There was no early official reaction to the Israeli report from Hamas, although a spokesman for the Palestinian Authority (P.A.), Ihab Bseiso, told the AFP news agency that that Palestinians would only accept the conclusions of an international inquiry, like the one due to be discussed in Geneva.

The 240-plus page report looks at events leading up to the conflict; Israel’s strategic decisions, rationale, and legal positions; examples of military and individual militant targets; data on the amount of humanitarian aid entering Gaza during the fighting; and information on the conflict’s effect on Israeli civilians with reach of the militants’ rockets.

‘Exploiting civilians’

Israel said that Hamas materials seized during the military operation showed that the group intentionally sought to draw the fighting into built-up civilian areas, “for tactical advantage and political gain.”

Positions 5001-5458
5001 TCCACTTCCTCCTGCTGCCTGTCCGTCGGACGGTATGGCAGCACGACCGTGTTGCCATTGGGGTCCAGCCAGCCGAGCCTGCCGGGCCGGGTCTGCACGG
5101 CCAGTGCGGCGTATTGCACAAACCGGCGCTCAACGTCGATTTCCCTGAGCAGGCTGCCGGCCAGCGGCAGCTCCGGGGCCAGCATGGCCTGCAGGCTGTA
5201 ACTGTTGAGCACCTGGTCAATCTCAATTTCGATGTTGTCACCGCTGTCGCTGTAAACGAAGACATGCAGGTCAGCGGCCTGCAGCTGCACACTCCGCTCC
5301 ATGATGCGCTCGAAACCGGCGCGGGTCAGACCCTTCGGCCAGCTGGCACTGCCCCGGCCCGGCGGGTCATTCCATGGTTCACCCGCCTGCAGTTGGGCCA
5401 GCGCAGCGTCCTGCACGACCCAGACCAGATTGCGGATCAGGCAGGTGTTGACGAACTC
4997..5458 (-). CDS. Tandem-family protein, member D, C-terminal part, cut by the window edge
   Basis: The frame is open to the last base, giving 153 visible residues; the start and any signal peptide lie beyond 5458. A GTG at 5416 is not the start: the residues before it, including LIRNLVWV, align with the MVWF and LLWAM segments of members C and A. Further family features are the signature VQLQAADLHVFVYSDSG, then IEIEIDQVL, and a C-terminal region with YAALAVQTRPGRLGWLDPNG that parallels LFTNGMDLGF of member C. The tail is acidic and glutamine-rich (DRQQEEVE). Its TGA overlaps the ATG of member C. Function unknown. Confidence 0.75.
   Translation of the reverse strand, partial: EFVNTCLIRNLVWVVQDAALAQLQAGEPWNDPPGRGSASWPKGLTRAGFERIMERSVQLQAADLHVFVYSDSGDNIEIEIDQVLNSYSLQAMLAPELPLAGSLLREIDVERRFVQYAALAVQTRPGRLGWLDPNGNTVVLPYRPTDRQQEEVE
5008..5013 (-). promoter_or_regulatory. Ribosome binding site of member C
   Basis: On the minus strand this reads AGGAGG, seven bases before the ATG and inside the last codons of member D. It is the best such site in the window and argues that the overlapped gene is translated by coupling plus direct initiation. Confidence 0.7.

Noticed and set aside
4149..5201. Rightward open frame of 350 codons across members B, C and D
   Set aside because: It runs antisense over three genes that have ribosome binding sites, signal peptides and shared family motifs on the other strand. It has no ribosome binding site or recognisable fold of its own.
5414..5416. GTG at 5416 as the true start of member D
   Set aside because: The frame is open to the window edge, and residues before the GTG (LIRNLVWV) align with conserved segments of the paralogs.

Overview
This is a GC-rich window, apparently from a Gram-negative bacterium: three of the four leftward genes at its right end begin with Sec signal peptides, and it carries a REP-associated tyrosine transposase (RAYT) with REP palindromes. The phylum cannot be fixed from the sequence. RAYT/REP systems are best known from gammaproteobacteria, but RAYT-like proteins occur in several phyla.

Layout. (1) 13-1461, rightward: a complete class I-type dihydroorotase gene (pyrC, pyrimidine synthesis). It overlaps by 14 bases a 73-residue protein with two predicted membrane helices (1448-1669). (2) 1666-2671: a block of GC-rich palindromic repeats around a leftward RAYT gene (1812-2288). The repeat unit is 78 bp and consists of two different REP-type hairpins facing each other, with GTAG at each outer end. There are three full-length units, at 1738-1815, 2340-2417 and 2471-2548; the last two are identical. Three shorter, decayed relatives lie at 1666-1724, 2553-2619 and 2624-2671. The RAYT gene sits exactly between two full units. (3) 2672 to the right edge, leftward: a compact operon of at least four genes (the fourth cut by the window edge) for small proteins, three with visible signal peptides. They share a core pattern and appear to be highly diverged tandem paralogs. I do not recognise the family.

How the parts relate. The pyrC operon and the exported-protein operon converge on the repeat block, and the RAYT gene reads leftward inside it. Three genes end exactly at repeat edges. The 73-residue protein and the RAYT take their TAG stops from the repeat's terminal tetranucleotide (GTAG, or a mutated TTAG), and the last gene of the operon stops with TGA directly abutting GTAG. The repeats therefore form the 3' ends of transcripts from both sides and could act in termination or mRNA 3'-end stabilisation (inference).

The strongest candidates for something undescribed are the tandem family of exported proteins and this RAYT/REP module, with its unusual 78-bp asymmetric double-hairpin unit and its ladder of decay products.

Its actions, the report charged, included disguising militants as civilians or as Israeli soldiers, converting homes into military command centers, using mosque minarets as sniping posts, using schools, hospitals, U.N. facilities, mosques, and civilian homes for arms caches and as rocket launch sites, booby trapping civilian structures, and hiding tunnel openings in and under civilian areas.

“This exploitation of civilian surroundings – which often constituted war crimes and crimes

against humanity – posed significant operational, legal and ethical challenges for the IDF.”